Creating conversation when and where it’s needed

Veronica Smith educates and facilitates conversations with “everyday people” while addressing complex and controversial issues that the masses expect the government to find solutions for.

Smith, who is also the author of When Communities Disappear, draws from her decades-long experience in community development policy and local politics and passion for addressing the scandalous history of the United States and the intersection of economic equity and perceived justice today.

Ordinary People. Complex Issues. Uncomfortable Conversations.

Redefining Reparations

Are we wasting our time? (Full show available upon request.)

The Economics of Reparations

A purely economic perspective. (Full show available upon request.)

What Is the Uncomfortable Couch Exactly?

The Format

The Uncomfortable Couch Conversation Series was created to provide a forum where diverse perspectives on socioeconomic and sociopolitical topics are shared. We explore topics such as Reparations, Slavery, and Gentrification in the context of the challenges that we see in communities today. Guests exchange beliefs, ideas, and opinions on historic inequities after a brief educational trip down memory lane via a live, in-person discussion to a house audience.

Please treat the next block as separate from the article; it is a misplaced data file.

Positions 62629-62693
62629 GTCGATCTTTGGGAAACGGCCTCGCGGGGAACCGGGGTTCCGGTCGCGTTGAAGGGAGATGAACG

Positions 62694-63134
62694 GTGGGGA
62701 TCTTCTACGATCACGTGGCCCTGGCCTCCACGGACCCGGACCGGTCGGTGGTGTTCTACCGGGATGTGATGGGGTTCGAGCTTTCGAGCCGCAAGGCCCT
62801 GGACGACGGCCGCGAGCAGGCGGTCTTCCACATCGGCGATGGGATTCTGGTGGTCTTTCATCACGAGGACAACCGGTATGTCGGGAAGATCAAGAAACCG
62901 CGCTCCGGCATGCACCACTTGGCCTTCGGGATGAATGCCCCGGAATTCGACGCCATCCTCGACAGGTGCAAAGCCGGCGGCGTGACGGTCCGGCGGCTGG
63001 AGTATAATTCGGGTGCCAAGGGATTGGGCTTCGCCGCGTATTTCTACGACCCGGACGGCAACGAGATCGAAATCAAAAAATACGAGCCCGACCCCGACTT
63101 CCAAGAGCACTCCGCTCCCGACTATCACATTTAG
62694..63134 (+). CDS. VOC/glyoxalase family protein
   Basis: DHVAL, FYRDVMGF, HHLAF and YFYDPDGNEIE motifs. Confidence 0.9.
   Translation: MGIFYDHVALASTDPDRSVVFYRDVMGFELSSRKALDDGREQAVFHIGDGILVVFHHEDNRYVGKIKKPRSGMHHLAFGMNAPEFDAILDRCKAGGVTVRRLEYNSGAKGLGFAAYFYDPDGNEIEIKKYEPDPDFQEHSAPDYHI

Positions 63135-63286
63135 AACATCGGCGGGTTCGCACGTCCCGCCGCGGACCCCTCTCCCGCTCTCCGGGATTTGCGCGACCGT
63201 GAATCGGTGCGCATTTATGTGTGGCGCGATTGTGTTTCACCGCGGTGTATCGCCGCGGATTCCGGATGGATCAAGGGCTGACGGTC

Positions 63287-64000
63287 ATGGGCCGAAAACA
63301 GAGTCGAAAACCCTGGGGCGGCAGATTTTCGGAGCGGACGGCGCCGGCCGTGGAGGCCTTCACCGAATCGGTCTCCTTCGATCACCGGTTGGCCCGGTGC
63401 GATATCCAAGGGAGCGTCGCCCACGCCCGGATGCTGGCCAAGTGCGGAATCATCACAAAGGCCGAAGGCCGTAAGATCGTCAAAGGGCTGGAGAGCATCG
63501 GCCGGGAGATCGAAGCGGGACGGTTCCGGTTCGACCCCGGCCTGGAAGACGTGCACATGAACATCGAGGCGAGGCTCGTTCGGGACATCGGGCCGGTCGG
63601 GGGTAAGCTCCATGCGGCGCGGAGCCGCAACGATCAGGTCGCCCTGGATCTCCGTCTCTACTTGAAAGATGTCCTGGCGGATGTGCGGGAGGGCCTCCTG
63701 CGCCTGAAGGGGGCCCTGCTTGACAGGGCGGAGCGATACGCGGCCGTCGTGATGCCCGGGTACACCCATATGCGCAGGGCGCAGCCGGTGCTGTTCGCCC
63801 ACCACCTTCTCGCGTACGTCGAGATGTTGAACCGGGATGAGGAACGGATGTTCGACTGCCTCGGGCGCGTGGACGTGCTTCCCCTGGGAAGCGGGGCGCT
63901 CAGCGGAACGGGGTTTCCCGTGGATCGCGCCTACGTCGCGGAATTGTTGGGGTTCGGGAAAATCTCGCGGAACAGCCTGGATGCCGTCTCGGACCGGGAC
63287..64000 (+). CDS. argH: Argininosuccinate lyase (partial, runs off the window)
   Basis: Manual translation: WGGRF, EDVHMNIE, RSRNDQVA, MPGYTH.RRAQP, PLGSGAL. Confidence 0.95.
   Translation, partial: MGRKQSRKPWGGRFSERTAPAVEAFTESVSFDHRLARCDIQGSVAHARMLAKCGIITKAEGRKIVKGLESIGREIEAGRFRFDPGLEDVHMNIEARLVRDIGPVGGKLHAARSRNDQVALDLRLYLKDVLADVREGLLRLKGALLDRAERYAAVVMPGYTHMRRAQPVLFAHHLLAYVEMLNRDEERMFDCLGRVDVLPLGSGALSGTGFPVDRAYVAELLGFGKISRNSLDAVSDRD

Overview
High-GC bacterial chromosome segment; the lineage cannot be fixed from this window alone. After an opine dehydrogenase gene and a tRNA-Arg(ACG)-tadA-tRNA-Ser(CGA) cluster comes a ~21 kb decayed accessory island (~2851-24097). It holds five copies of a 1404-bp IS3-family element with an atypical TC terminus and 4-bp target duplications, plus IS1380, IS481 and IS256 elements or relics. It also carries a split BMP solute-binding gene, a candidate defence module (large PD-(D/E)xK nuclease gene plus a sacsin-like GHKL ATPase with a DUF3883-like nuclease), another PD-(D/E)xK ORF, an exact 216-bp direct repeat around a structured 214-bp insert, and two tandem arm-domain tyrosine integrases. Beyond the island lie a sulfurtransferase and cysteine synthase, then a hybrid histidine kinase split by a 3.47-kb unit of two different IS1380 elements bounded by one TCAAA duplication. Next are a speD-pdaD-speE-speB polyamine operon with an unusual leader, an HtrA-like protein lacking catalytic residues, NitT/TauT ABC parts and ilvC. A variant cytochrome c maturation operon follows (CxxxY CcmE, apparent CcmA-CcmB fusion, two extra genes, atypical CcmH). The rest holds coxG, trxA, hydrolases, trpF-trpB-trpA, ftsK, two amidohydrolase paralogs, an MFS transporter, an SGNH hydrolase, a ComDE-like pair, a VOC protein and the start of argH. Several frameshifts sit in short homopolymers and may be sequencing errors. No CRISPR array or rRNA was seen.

The Focus

The focus is on bridging misunderstanding and pivoting perspectives of everyday people in society under the notion that we can all be advocates and change agents for equity – economic, political, and social. It begins with an understanding of how we got here, and the willingness to have uncomfortable conversations on things that we unconsciously draw conclusions on that we don’t have lived experience or a sound understanding of.

The Point

Smith believes that everyday people must understand their role in mastering their own communities as opposed to letting government and politicians master it for them. As uncomfortable as this statement may sound, it’s the uncomfortable truth. In the words of Booker T. Washington, “There is a certain class of race problem-solvers who don’t want the patient to get well because as long as the disease holds out they have not only an easy means of making a living but also an easy medium through which to make themselves prominent before the public.”